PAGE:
Bilateral coordination activities are essential for coordinated and fluid movements that require both sides of the body. Also called bilateral integration, the movements of both hands together in activities requires processing and integration of both hemispheres of the brain to enable both hands working together at the same time, or bilateral movements. Without bilateral coordination, a child might appear to be clumsy or drop items, use primarily one hand in activities, or switch hands during tasks that require a dominant hand and a helper hand. Development of bilateral coordination skills is powerful in functional skills like self-feeding, handwriting, self-dressing, grooming, and more.
Bilateral Coordination Activities
First, let’s talk a little more about bilateral coordination. What is bilateral coordination, and how do bilateral movements impact learning, functional tasks, and play in child development?
Check out these bilateral coordination toys to help kids build skills through play and games.
Why is bilateral coordination important?
Bilateral coordination is important for a variety of skills.
When bilateral coordination or bilateral integration is intact and progressing appropriately through development, it is an indicator that both sides of the brain are communicating effectively and sharing information during functional tasks.
Younger toddlers and babies can be observed using both hands in play as they pick up objects in their line of sight. However, they typically will pick up items with the hand that is closest to the object or toy.
As toddlers progress in development, they will begin to establish a dominant hand and crossing midline. This ability to utilize a dominant hand and a non-dominant hand in activities indicates a maturation of the brain and lateralization in functional tasks, which is very important for motor planning, directionality, and visual motor skills.
In fact, impaired bilateral coordination skills can lead to difficulty in the classroom.
Development of bilateral coordination in self-feeding depends greatly on the child’s developmental level. The baby who is learning to place dry cereal in their mouth will be vastly different level than the child who is scooping soup or cutting a piece of chicken. Development of fine motor skills and visual motor skills have an impact on coordination of the hands in self-feeding.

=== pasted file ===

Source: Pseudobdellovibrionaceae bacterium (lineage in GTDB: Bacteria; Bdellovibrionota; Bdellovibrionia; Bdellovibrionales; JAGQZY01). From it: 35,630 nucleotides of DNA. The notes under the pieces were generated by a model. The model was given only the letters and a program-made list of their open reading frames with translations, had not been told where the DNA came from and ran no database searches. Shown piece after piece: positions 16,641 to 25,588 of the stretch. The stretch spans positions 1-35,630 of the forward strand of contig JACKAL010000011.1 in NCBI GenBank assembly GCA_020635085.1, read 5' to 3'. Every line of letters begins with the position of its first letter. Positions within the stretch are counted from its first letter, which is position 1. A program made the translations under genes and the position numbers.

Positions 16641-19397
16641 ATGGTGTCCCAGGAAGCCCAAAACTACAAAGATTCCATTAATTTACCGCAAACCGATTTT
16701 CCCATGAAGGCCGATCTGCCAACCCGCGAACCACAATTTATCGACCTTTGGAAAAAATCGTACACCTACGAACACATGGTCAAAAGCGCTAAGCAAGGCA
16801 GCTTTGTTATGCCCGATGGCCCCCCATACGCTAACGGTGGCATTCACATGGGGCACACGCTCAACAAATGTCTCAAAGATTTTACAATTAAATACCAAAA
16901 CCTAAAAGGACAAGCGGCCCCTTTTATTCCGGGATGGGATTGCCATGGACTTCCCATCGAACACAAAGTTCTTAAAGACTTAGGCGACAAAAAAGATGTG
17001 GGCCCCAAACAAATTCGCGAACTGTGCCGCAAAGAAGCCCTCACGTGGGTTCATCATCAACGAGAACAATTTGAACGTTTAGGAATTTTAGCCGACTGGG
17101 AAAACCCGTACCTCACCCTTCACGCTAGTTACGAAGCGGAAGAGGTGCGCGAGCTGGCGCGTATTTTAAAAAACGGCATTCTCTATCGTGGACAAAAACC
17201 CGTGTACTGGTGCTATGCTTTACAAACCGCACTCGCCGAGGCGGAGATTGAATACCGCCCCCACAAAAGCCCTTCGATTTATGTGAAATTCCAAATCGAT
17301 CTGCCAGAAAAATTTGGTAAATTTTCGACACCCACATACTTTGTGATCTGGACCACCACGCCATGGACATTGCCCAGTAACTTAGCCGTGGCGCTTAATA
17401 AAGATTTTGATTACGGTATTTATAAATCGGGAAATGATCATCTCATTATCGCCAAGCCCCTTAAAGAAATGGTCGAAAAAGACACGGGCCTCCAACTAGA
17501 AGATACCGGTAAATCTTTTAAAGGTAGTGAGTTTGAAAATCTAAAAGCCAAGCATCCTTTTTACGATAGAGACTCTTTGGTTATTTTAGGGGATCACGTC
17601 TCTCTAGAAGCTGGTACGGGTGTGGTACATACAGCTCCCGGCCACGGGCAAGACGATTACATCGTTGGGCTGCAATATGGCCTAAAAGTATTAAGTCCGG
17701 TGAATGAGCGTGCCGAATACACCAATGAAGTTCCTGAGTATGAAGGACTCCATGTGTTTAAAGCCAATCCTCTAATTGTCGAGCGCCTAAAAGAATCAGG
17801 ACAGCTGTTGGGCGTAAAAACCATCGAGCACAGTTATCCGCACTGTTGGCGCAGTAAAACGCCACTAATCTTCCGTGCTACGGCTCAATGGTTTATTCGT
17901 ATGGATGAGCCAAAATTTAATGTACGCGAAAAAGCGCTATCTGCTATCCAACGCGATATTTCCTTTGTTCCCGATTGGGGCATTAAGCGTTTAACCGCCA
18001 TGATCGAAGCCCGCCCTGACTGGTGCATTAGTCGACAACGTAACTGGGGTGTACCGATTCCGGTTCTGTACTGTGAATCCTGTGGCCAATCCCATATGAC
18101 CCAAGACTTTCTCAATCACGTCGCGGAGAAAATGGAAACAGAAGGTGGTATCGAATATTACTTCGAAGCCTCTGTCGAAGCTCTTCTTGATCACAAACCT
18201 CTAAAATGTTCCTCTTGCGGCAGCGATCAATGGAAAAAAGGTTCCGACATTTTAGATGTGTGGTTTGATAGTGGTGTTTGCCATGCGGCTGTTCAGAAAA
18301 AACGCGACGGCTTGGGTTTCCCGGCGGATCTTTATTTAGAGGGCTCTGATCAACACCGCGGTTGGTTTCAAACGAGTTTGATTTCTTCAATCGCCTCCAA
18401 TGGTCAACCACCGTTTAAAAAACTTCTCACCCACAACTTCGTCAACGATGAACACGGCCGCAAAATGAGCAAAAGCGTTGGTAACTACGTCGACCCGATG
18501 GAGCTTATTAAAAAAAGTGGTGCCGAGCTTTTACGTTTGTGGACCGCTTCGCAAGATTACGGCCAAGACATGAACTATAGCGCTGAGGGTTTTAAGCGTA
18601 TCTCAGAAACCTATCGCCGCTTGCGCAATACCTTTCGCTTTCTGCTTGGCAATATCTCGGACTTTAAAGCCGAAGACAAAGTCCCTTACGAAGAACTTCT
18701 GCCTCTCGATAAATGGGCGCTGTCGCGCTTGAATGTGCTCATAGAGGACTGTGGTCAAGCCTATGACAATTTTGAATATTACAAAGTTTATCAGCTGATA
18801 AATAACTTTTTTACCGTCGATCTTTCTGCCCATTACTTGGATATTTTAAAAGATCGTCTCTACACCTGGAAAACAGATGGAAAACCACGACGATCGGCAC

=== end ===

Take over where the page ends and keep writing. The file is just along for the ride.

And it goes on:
What makes up bilateral coordination?
In fact, there are three components of bilateral coordination:
Dominant hand/supporting hand movements
types of bilateral coordination:
There are three different types of bilateral coordination. Let’s break these down.
1.) Symmetrical movements– Both hands do the same thing at the same time. An example of this would be pulling up pants or socks. Other activities that can work on this skill include
- Holding a squeeze bottle with both hands at the midline to paint.
- Jumping rope
- Jumping Jacks
- Catching a ball with two hands
2.) Alternating Movements– Using the two extremities in alternating motions. You will see alternating bilateral coordination with swimming or climbing a ladder. Activities to work on this skill include:
- Riding a bike
3.) Dominant hand/Non-dominant hand– Using one hand to perform a task while the other assists is needed for many fine motor skills. This type of bilateral coordination is needed for writing, and cutting with scissors. Activities to work on this skill include:
- Lacing cards
- Tying shoes
This occupational therapy tool is Easter-themed but it builds the skills needed for kids to cut with scissors while refining and building accuracy with scissor skills.
Bilateral Coordination and the Vestibular System
Bilateral coordination is closely related to the vestibular system. When our body registers movement and gravity it allows us to respond with appropriate movement, balance, and posture. The vestibular system and our body’s ability to register information and integrate it into movements enables bilateral coordination and body awareness of the upper and lower body. Below, you will find all of our activities that build and develop bilateral coordination. Try these activities to work on many skills like visual motor integration and fine motor skills while encouraging bilateral coordination. Be sure to stop back, because this page will be updated often!
Related: Need some indoor bilateral coordination activities like this one? Try our list of Winter Bilateral Coordination Activities that kids will love!
Bilateral Coordination ideas for kids:
Extended Wrist Fine Motor Activity
Handwriting and Bilateral Coordination
Colleen Beck, OTR/L is an occupational therapist with 20 years experience, graduating from the University of Pittsburgh in 2000. Colleen created The OT Toolbox to inspire therapists, teachers, and parents with easy and fun tools to help children thrive. As the creator, author, and owner of the website and its social media channels, Colleen strives to empower those serving kids of all levels and needs. Want to collaborate? Send an email to firstname.lastname@example.org.